Housing and Social Security: follow-up paper on Welfare Reform

A report following the 2017 Annual Report on Welfare Reform focusing on the impact of UK Government Social Security policy on housing.

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4 Conclusion

The impact of Welfare Reform, from the 2012 Act onwards, on the housing sector in Scotland is substantial. The impact has been most strongly felt by tenants and their landlords, with different kinds of impact in the private and social rented sectors.

In the private sector this report has highlighted the impact of the freeze on LHA rates on affordability of accommodation, and shown that the freeze on rates has substantially limited the availability of affordable accommodation in a number of areas. In the social sector this report has highlighted the impact of UC on rent arrears, although the data is limited it is clear that the full service of UC is having an effect of the ability of landlords to collect rents. Neither of the impacts highlighted are an apparently intentional impact of the policy. The decision to move the level of LHA to match the 30 th percentile was indeed criticised, but this report has highlighted that the actual level of support available has fallen substantially short of that reduced level, which was presumably considered to be a reasonable level of support by the UK Government when it was set at that level. If it is not the intention of the UK Government to increase rent arrears, then it would appear to be incumbent on them to address the consequences of these changes. These are the focuses of this report but this report has also highlighted a number of other social security measures with a direct or indirect impact on housing. In addition to these the overall social security context must be borne in mind. The real terms cut of almost £4bn by 2020/21 will have an impact on households throughout Scotland, even where such households are not affected by a direct housing related cut.

The impact on individuals is matched by an impact on landlords, as well as the impact of rent arrears on business models most social landlords and local authorities are investing in a range of activities which will mitigate the impact of rent arrears, but which are of course paid for in the main through rents for all tenants. Landlords, both private and social may also consider changes to their business models, rent setting and investment patterns based on welfare reform changes, in some case this may be an intention of the policies themselves. In Scotland housing is a devolved area, whereas social security is largely reserved with some benefits, including support for those with ill-health and disability in the process of being devolved. However the benefits being devolved to Scotland account for only 15% of overall welfare expenditure in Scotland. It is clear that the actions of the UK government, in its areas of reserved competence are having an impact on the operation of the housing sector which should be subject to devolved competence. In some cases the impact may be contrary to devolved priorities.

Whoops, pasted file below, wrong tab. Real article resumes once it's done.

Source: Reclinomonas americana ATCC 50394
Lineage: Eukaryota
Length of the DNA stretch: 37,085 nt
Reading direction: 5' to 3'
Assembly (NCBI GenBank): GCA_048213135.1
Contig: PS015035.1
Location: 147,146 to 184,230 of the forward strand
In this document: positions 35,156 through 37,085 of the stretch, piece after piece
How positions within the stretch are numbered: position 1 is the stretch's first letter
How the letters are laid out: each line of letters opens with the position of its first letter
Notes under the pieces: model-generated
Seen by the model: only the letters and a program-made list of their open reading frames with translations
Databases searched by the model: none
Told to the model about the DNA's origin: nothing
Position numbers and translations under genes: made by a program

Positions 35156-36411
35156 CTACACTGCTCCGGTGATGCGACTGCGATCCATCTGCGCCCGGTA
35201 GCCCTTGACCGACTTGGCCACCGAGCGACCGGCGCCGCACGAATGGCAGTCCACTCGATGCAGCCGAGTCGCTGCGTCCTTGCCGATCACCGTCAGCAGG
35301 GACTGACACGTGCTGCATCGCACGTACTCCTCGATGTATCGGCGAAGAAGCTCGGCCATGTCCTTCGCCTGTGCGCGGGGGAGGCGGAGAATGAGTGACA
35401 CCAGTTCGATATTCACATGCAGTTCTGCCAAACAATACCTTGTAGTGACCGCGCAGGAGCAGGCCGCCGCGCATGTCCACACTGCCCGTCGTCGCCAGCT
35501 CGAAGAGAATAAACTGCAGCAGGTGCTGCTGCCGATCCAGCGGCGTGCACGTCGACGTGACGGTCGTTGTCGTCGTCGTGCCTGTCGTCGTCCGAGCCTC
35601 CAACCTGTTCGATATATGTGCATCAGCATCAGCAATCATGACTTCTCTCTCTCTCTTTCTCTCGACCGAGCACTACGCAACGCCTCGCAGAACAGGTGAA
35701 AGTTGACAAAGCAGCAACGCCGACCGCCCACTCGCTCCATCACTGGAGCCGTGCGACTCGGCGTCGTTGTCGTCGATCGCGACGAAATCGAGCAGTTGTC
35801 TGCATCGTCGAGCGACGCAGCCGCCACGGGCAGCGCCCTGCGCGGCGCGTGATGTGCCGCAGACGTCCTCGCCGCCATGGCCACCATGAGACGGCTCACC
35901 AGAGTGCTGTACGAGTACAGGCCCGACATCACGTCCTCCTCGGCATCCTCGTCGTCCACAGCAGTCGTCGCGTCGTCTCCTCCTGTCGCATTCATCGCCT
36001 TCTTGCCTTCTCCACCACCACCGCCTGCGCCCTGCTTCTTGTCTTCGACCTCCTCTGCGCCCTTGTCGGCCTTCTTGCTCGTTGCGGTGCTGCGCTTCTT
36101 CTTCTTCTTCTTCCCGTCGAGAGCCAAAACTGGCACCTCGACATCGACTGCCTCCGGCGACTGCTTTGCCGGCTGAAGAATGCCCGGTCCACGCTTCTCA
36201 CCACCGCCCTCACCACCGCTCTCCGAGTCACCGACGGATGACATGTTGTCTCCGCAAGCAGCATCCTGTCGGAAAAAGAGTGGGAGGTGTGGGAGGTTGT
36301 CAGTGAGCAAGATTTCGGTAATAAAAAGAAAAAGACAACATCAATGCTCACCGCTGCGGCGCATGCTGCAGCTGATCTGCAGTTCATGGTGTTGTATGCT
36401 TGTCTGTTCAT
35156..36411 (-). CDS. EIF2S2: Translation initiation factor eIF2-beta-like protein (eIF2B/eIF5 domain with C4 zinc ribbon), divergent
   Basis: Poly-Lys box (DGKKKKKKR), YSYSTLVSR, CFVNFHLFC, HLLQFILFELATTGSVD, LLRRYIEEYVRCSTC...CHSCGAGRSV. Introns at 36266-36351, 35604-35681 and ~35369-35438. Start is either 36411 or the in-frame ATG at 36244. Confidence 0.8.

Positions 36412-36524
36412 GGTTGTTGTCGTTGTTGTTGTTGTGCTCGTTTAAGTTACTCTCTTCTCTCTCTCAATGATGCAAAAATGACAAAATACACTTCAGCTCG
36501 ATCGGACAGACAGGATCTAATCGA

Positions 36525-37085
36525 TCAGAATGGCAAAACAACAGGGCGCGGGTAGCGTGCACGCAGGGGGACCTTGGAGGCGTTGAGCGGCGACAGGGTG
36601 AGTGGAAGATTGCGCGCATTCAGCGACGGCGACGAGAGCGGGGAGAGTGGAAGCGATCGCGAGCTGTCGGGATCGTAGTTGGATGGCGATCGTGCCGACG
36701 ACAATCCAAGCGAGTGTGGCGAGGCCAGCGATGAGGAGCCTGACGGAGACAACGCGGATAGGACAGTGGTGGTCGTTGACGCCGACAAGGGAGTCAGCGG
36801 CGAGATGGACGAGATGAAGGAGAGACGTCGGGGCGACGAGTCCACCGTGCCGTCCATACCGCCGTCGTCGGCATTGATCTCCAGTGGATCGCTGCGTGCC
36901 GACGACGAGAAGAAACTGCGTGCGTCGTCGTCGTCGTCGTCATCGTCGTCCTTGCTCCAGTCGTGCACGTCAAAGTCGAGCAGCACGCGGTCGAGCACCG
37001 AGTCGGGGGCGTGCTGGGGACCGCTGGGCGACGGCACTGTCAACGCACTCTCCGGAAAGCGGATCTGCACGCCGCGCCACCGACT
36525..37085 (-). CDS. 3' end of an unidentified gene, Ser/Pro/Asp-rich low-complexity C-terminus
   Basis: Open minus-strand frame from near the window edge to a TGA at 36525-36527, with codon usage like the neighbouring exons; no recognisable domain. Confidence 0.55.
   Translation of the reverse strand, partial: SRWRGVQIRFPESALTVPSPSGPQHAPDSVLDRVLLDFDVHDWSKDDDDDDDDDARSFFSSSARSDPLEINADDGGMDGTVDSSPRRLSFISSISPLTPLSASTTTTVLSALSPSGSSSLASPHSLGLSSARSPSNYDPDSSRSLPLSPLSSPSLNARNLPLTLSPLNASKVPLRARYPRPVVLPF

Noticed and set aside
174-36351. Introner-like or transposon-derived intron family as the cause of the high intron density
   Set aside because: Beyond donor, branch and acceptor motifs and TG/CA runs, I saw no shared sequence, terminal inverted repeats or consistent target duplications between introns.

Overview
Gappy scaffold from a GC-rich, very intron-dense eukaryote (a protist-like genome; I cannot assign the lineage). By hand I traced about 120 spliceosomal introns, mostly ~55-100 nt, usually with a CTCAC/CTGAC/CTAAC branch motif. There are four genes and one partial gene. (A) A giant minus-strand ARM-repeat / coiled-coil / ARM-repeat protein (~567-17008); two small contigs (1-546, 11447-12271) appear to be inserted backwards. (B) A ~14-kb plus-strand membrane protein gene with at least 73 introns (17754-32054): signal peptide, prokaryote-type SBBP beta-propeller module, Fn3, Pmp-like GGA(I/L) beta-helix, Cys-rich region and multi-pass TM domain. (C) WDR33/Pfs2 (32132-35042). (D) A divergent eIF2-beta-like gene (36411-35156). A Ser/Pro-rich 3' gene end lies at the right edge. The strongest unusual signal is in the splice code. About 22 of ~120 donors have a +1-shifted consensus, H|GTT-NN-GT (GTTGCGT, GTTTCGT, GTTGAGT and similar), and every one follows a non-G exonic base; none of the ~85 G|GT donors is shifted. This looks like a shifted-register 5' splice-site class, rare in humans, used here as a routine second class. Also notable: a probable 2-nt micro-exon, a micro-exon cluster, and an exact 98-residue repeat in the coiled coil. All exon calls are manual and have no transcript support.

The activity undertaken by landlords to mitigate the impact of welfare reform will also have an impact on their business and represents a hidden cost of welfare reform, these costs will be hard to separate from the broader business of the landlord, but act in many cases to reduce the impact on individuals. These costs, like the additional costs in rent management and collections will be borne by landlords as a whole, and indeed their other tenants, this is especially the case for social landlords. Social landlords also play a valuable role in supporting a range of devolved priorities, supporting place making, new supply, and energy efficiency priorities, and additional burdens on them will have an impact on these roles.

The final cost of welfare reform has been the cost of mitigation borne by the UK Government, the £125m expected to be spent by the Scottish Government in 2017/18 is a substantial sum but it must be considered in the context of the overall level of cuts to support in Scotland. The current and future use of Scottish Government powers, may also help address some of the issues raised in this report, but it is again unlikely that they will be able to address them in full.


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